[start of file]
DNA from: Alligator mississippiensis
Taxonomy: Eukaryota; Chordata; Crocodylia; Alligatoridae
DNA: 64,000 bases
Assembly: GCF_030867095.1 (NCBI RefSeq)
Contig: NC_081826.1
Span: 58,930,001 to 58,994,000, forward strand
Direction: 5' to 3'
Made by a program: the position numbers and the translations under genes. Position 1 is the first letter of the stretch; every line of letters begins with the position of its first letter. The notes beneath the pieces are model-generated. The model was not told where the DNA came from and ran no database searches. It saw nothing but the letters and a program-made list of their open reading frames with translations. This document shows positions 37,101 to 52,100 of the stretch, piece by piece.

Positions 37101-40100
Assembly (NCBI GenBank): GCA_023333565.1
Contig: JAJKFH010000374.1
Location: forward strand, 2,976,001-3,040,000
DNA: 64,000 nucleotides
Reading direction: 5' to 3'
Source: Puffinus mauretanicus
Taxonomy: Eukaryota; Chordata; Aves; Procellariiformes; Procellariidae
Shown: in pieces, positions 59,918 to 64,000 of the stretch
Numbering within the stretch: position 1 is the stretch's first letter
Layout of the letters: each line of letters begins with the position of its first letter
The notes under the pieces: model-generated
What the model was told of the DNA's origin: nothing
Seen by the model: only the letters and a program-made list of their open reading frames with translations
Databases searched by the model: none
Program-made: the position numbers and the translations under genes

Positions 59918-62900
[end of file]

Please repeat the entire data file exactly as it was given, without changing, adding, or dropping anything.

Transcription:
DNA from: Alligator mississippiensis
Taxonomy: Eukaryota; Chordata; Crocodylia; Alligatoridae
DNA: 64,000 bases
Assembly: GCF_030867095.1 (NCBI RefSeq)
Contig: NC_081826.1
Span: 58,930,001 to 58,994,000, forward strand
Direction: 5' to 3'
Made by a program: the position numbers and the translations under genes. Position 1 is the first letter of the stretch; every line of letters begins with the position of its first letter. The notes beneath the pieces are model-generated. The model was not told where the DNA came from and ran no database searches. It saw nothing but the letters and a program-made list of their open reading frames with translations. This document shows positions 37,101 to 52,100 of the stretch, piece by piece.

Positions 37101-40100
Assembly (NCBI GenBank): GCA_023333565.1
Contig: JAJKFH010000374.1
Location: forward strand, 2,976,001-3,040,000
DNA: 64,000 nucleotides
Reading direction: 5' to 3'
Source: Puffinus mauretanicus
Taxonomy: Eukaryota; Chordata; Aves; Procellariiformes; Procellariidae
Shown: in pieces, positions 59,918 to 64,000 of the stretch
Numbering within the stretch: position 1 is the stretch's first letter
Layout of the letters: each line of letters begins with the position of its first letter
The notes under the pieces: model-generated
What the model was told of the DNA's origin: nothing
Seen by the model: only the letters and a program-made list of their open reading frames with translations
Databases searched by the model: none
Program-made: the position numbers and the translations under genes

Positions 59918-62900